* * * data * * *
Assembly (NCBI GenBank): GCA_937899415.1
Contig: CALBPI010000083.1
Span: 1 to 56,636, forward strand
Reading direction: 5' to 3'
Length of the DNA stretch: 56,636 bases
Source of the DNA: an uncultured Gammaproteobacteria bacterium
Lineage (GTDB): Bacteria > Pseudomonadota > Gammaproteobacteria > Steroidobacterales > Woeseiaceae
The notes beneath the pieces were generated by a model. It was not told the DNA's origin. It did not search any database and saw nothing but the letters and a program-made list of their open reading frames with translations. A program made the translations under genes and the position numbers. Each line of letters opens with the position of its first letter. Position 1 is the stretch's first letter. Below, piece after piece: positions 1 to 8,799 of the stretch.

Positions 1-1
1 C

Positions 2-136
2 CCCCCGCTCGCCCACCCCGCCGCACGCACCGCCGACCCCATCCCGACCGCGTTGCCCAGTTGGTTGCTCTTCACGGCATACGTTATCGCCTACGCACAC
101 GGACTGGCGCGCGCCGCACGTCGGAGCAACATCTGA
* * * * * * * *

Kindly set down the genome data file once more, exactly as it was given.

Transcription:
Assembly (NCBI GenBank): GCA_937899415.1
Contig: CALBPI010000083.1
Span: 1 to 56,636, forward strand
Reading direction: 5' to 3'
Length of the DNA stretch: 56,636 bases
Source of the DNA: an uncultured Gammaproteobacteria bacterium
Lineage (GTDB): Bacteria > Pseudomonadota > Gammaproteobacteria > Steroidobacterales > Woeseiaceae
The notes beneath the pieces were generated by a model. It was not told the DNA's origin. It did not search any database and saw nothing but the letters and a program-made list of their open reading frames with translations. A program made the translations under genes and the position numbers. Each line of letters opens with the position of its first letter. Position 1 is the stretch's first letter. Below, piece after piece: positions 1 to 8,799 of the stretch.

Positions 1-1
1 C

Positions 2-136
2 CCCCCGCTCGCCCACCCCGCCGCACGCACCGCCGACCCCATCCCGACCGCGTTGCCCAGTTGGTTGCTCTTCACGGCATACGTTATCGCCTACGCACAC
101 GGACTGGCGCGCGCCGCACGTCGGAGCAACATCTGA